Right Field

The Underappreciated Dominance of the Spurs

The Spurs demolished the Oklahoma City Thunder last night en route to taking a 2–0 lead in the Western Conference finals. The way San Antonio goes about their business of taking opponents apart is so routine, so humdrum that they can’t even produce decent highlights. In trying to find something that would have summed up last night’s action with enough excitement, the only thing I could land on was a play in which the Spurs patiently break down OKC’s defense and then work the ball to an open man, Tony Parker, for a three-pointer (Manu Ginobili assist).

And who wants to see that?

Matt Yglesias had a piece in Slate yesterday wondering why people just don’t seem to care about San Antonio’s dominance. Headlines this season focused on the Thunder and the Heat, while the San Antonio machine just kept on ticking. Yglesias comes up with two major explanations. First: The Spurs don’t dunk and have almost never had spectacular dunkers on their team. Second: They’re notably absent of superstar drama — no “decisions,” no coach-player feuds, no rumors of leaving, nothing.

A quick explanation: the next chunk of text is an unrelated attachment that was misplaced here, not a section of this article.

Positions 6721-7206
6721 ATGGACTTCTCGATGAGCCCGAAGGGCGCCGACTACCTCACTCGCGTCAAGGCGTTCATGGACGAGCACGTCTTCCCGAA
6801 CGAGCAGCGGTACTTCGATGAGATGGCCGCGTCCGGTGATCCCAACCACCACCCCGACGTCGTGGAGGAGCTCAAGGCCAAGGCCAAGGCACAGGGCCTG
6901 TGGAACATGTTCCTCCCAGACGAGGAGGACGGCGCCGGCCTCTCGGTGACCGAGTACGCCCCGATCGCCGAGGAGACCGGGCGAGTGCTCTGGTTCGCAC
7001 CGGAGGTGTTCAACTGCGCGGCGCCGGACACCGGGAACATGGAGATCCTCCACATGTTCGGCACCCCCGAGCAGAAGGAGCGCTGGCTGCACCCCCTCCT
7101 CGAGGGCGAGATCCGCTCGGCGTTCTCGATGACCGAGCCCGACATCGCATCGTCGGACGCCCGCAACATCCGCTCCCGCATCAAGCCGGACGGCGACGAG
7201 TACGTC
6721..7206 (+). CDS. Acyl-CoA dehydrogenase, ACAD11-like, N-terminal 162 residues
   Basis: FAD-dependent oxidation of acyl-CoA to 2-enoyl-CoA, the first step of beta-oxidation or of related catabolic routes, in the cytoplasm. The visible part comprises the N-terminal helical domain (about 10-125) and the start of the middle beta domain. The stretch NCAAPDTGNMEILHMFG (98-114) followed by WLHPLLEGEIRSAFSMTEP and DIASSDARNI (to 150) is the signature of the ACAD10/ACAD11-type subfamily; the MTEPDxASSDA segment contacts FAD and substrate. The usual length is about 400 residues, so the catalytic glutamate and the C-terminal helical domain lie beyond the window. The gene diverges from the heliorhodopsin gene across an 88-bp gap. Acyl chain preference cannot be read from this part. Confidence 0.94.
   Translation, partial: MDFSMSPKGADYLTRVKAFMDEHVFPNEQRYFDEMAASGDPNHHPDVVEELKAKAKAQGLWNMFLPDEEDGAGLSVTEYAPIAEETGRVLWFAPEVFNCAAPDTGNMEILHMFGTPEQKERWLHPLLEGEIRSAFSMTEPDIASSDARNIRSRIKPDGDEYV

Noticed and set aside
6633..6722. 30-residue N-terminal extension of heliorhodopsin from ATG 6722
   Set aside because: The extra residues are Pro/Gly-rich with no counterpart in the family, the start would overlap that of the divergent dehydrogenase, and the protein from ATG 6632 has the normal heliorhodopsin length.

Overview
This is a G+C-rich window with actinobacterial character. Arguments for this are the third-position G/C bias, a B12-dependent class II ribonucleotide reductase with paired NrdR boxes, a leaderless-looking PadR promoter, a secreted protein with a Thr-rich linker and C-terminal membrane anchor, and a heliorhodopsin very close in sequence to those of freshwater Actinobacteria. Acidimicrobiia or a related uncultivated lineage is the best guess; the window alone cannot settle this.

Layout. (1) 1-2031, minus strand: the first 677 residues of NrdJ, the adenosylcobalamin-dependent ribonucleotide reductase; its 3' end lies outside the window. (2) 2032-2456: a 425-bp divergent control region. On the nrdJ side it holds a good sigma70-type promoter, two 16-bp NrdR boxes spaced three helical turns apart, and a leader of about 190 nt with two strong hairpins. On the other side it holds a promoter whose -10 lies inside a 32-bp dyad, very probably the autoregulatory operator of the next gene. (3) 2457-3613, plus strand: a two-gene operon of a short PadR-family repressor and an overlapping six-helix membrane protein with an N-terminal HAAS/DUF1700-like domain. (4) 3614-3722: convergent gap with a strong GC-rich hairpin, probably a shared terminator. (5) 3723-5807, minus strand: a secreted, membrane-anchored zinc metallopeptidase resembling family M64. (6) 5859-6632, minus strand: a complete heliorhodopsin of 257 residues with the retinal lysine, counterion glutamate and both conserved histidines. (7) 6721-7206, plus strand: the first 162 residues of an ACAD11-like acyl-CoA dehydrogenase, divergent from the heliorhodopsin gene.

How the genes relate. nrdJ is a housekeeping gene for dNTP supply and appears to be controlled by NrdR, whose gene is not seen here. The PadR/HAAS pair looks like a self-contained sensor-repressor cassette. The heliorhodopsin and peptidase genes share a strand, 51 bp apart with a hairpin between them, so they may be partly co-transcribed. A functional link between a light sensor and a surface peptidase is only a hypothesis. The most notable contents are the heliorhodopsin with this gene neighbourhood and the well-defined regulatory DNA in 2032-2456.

I do think that the memory of the Spurs is partially diminished by how long it’s been since they were “relevant” in the NBA. They’ve had a very long run of dominant regular seasons but haven’t been to the NBA Finals since 2007, their last title year. The Spurs also had a dynasty that was somewhat subtle, never winning back-to-back titles. However, for a long time, the Spurs did generate interest. Tim Duncan is universally recognized as one of the greatest players of all time, and their playoff clashes with the Shaq-Kobe Lakers were must-see TV for basketball fans.

Last year, when the Spurs showed similar under-the-rader dominance, they flamed out in the first round. The media, by and large, seemed to regard San Antonio’s regular season as an aberration unworthy of comment, and the first-round loss validated that narrative. The Spurs got old and the national media didn’t need to spill the ink on them any more. This year, the Spurs are proving that was probably a fluke.

The theme of Yglesias’s piece is right on, though, and I’d like to add something else that puzzles me. There are a lot of Americans who are fans of college basketball and eschew the NBA, and they often cite things that are supposedly unique to the college game. They prefer a game not driven by superstars, predicated by ball movement and off-ball action. They prefer teams that are ldefined largely by the identity of a coach, not a player. They prefer unselfishness and abhor showboating.

These are all things that define the San Antonio Spurs. No, they’re not exactly a college-style team. But they do embody the values that college basketball enthusiasts say they love. So I urge you, collegiate fans: Embrace the Spurs!

Related: I just love the NBA’s “Big” commercial for the Spurs.

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